Objective: To assess the associations between parental age at birth of first child and coronary heart disease (CHD) risk factors in men and women. To investigate whether the associations are explained by childhood predictors of age at parenthood or adult lifestyle factors related to child-rearing.
Methods: Data from 2,540 men and women, with CHD risk factors measured at age 53 years, from a birth cohort study of individuals born in Britain in 1946 (MRC National Survey of Health and Development) and followed up regularly throughout life, were analysed.
Results: Younger age at birth of first child in both men and women was associated with poorer mean BMI, waist:hip ratio, BP, HDL cholesterol, triglyceride and glycated haemoglobin levels. Mean BMI (95% confidence interval(CI)) decreased from 28.0 kg/m2 (27.2 to 28.8) in the teenage motherhood group to 26.8 kg/m2 (25.9 to 27.7) in the oldest motherhood group (30+ years). For men, the equivalent mean values were 28.5 kg/m2 (27.3 to 29.8) and 27.1 kg/m2 (26.7 to 27.6). Associations with adiposity, lipid measures and glycated haemoglobin were largely explained by childhood antecedents and adult social and lifestyle variables. Associations with BP remained robust to adjustment: SBP remained highest in teenage parents (7.5 mmHg (1.0 to 13.9) difference in women and 8.6 mmHg (0.4 to 16.8) in men between youngest and oldest parenthood groups).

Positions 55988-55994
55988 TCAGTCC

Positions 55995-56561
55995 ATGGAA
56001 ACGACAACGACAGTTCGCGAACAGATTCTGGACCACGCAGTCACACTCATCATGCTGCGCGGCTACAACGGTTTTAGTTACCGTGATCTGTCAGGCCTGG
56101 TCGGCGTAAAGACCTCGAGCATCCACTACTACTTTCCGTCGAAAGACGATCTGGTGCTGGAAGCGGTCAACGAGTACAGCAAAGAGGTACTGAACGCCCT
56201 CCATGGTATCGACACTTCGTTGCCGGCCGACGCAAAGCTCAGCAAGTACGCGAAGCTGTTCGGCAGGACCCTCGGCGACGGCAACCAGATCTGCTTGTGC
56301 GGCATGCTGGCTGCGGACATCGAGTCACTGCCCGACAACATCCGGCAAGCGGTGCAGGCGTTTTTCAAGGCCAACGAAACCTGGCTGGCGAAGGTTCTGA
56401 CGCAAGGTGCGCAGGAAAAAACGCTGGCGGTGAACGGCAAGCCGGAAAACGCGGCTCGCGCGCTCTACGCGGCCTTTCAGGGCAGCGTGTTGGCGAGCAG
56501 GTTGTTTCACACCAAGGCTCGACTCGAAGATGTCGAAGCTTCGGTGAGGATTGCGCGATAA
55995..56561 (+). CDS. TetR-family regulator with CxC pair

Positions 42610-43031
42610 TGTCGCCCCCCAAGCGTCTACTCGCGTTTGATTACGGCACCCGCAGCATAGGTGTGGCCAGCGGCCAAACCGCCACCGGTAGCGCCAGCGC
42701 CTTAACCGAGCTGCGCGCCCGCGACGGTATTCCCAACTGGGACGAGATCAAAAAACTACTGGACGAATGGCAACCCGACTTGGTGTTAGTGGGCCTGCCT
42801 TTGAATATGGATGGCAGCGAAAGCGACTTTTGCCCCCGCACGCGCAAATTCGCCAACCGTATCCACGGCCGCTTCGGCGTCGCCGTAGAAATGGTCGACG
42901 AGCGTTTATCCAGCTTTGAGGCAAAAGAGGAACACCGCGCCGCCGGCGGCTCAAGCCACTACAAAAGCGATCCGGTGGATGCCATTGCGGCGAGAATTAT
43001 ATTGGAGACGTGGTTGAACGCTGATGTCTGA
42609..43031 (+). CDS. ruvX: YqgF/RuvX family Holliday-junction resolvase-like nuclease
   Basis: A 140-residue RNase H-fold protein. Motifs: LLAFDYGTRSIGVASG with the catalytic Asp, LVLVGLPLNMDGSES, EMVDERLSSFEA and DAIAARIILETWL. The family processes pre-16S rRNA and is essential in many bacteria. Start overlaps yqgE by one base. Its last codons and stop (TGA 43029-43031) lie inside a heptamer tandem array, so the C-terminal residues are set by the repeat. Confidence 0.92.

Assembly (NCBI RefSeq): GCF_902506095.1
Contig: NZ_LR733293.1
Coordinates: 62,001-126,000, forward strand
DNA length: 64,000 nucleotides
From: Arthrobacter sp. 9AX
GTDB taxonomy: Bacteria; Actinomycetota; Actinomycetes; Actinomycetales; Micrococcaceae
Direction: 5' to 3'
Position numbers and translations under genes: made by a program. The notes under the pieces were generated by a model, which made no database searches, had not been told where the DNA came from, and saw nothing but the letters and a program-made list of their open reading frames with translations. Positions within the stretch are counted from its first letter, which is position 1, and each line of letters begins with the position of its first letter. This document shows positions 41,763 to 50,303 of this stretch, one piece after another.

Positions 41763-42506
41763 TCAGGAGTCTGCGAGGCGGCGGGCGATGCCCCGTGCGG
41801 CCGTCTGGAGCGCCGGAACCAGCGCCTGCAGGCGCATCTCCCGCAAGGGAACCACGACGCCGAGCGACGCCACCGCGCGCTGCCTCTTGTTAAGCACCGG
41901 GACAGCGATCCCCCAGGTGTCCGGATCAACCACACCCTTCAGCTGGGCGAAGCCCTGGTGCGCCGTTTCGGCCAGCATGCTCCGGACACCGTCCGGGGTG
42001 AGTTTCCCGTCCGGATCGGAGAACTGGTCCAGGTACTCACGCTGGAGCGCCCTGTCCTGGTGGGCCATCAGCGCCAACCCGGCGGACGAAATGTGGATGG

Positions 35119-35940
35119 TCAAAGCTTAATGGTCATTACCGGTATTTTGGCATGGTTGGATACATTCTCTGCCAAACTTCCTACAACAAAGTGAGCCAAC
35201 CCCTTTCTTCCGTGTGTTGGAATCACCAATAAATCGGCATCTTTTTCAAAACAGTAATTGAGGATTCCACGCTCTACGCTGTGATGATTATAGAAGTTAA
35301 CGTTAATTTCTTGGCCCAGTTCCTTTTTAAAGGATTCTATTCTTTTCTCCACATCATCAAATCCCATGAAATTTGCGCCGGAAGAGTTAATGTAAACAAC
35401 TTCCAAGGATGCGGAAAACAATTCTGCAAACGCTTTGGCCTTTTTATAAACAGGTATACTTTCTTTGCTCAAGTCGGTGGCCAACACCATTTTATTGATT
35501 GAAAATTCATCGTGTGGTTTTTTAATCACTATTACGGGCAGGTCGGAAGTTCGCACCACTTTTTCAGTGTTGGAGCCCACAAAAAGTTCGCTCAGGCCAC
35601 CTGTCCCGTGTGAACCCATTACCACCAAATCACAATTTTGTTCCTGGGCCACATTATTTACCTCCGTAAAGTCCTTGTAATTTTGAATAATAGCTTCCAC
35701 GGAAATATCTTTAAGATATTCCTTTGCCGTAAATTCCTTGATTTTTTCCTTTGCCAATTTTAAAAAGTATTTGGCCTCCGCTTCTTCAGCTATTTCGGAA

Conclusions: Lifestyle factors, rather than the biological impact of pregnancy, explain the relationship between age at motherhood and CHD risk factors. Family based lifestyle interventions targeted at young parents may improve their future CHD risk.
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